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Best Practices for Emailing Candidates to Stay in Touch

by | Oct 22, 2014 | Recruiter Training, Top Echelon Blog

In my previous blog post, I wrote about why it is so important to keep the candidates in your applicant tracking system current . . . really current!

You can increase your candidate shelf-life through contact management like email, in particular, but remember to limit your efforts.  After all, emailing candidates a message that says, in so many words, “I want to know how to reach you!” can backfire when interpreted by a candidate as a self-serving ploy by a recruiter.

We can include several things in the email message that give the right impression and adds value to the candidate who receives it:

  • Articles that offer career and interview advice
  • A simple newsletter that provides advice on career moves, such as getting a promotion or raise
  • Lists of Internet sites and hyper-links of interest to professionals
  • A questionnaire on what they would like to see in working with a recruiter
  • Resume tune-up tips

How we manage the results and secondary efforts can determine the larger part of our success in keeping current with candidates.

My experience shows that about 70% of a database is comprised of “lost sheep”  candidates. Sending out one email will often prove this to be true.

The second effort to find them includes sending another message to their alternative emails.  Many Internet browsers and websites offer email locator programs that can prove helpful in identifying a second or third email address, or a candidate’s website.  (My paper carrier even has one!)

A word of caution: emailing candidates at their place of employment runs the risk of it being reviewed by others and could jeopardize that candidate’s position, or at minimum, damage their superior’s opinion of their loyalty.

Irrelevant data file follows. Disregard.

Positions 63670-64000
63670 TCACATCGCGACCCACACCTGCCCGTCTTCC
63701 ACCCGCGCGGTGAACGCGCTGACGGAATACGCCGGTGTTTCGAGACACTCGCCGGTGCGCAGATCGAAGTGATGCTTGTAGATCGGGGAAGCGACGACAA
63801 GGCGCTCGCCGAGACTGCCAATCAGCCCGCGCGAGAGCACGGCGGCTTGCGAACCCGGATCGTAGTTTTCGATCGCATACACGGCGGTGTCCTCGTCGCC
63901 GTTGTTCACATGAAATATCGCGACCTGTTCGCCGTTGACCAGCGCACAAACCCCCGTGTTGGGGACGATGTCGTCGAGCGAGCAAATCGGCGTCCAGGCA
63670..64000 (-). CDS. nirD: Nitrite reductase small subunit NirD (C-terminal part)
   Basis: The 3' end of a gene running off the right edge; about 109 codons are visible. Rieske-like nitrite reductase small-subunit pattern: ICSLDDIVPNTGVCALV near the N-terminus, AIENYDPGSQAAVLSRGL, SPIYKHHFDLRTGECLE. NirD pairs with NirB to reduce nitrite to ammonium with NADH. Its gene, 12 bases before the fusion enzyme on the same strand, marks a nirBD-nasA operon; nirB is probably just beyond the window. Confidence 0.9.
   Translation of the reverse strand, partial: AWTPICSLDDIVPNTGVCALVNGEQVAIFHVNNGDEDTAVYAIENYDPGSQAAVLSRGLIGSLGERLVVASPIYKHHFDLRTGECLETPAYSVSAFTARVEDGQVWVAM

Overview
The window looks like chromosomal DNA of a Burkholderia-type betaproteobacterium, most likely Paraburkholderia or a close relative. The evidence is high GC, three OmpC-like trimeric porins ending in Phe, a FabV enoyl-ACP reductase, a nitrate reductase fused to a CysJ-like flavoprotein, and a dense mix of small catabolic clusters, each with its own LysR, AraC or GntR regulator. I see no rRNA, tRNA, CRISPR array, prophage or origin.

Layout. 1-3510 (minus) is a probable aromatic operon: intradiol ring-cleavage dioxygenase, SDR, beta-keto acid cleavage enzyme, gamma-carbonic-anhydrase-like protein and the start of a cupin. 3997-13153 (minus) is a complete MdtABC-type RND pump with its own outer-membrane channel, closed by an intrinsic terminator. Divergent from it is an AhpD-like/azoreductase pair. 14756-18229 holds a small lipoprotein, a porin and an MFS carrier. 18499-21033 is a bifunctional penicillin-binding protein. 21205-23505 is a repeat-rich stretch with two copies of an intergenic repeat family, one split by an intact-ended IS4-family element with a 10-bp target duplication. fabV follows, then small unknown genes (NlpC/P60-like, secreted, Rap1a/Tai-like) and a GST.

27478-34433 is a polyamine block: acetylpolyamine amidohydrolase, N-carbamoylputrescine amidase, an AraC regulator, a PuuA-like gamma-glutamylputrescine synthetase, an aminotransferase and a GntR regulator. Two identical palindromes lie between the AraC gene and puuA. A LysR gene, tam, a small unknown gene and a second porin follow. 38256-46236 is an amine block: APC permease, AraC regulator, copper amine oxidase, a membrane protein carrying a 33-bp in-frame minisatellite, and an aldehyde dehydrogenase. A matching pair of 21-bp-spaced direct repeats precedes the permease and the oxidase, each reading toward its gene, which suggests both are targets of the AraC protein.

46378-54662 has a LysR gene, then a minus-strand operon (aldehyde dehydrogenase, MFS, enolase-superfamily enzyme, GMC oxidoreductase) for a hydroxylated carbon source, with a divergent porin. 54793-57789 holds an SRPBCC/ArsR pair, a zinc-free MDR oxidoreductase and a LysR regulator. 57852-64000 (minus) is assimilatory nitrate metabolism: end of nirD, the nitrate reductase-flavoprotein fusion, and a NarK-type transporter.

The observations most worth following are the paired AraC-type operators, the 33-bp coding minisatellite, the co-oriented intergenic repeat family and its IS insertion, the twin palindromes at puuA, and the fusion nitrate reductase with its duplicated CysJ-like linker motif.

Exercise great due diligence in gaining permission and clearance when emailing candidates at their place of work.  In the effort to locate and update a candidate in the database, it is advisable to call their last-known employer instead of sending an email.

The recommended frequency of contacting our candidates to maintain a current record is every 30-60 days.  When we include valuable attachments that are helpful to each candidate on a professional and personal level, they will start looking for them and be the first to contact you and let you know they were missed.

At what point do we try other means?  I believe in the rule of three: after the third email we make a few calls to former employers and contacts, perhaps references given to us.  Sometimes we get lucky and find the person through old employer contacts.  Sometimes we hit the delete key.

Finally, I am not suggesting that a recruiter to compromise valuable prime-time activities and efforts to handle this process.

Administrative assistance is your best bet.   The recruiters and owners should review the results as they come in, advise on the next steps when another fails, and finally make the investigative calls to follow up on the ones that seemed to fall through the cracks.

Many secondary opportunities lie within those calls to recruit candidates, initiate client relationships, and discover new contacts.

Many candidates get lost in the shuffle.  Some just disappear below our radar screens.  As search practitioners, we can dramatically increase the number of candidates we retain in our active records by simply staying in touch.

A candidate, once recruited and subsequently lost through neglect, is an opportunity lost.  Emailing candidates and following up on the few that slip between the cracks and assuring absolute currency in our proprietary databases will make us more competitive in a candidate-driven marketplace.

As our candidate pool shrinks at a historically high rate, we cannot allow any loss that is within the reach of practical effort.  Use recruiter best practices to keep what you find fresh and watch your network grow organically as a result.

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Doug Beabout, CPC, a guest writer for the Top Echelon Recruiter Training Blog, has a career that spans 20 years of expertise in recruiting, personnel services, firm ownership, and training.  His tenure in recruiting includes building four highly successful businesses and establishing hundreds for others worldwide.  Beabout speaks to state, regional, and private recruiter associations.  He is a consultant to many corporations and personnel firms.  Beabout is currently owner and president of The Douglas Howard Group, a professional recruiting firm, and conducts several online training programs for recruiters and researchers.  He can be reached at 850.424.6933 or via email at

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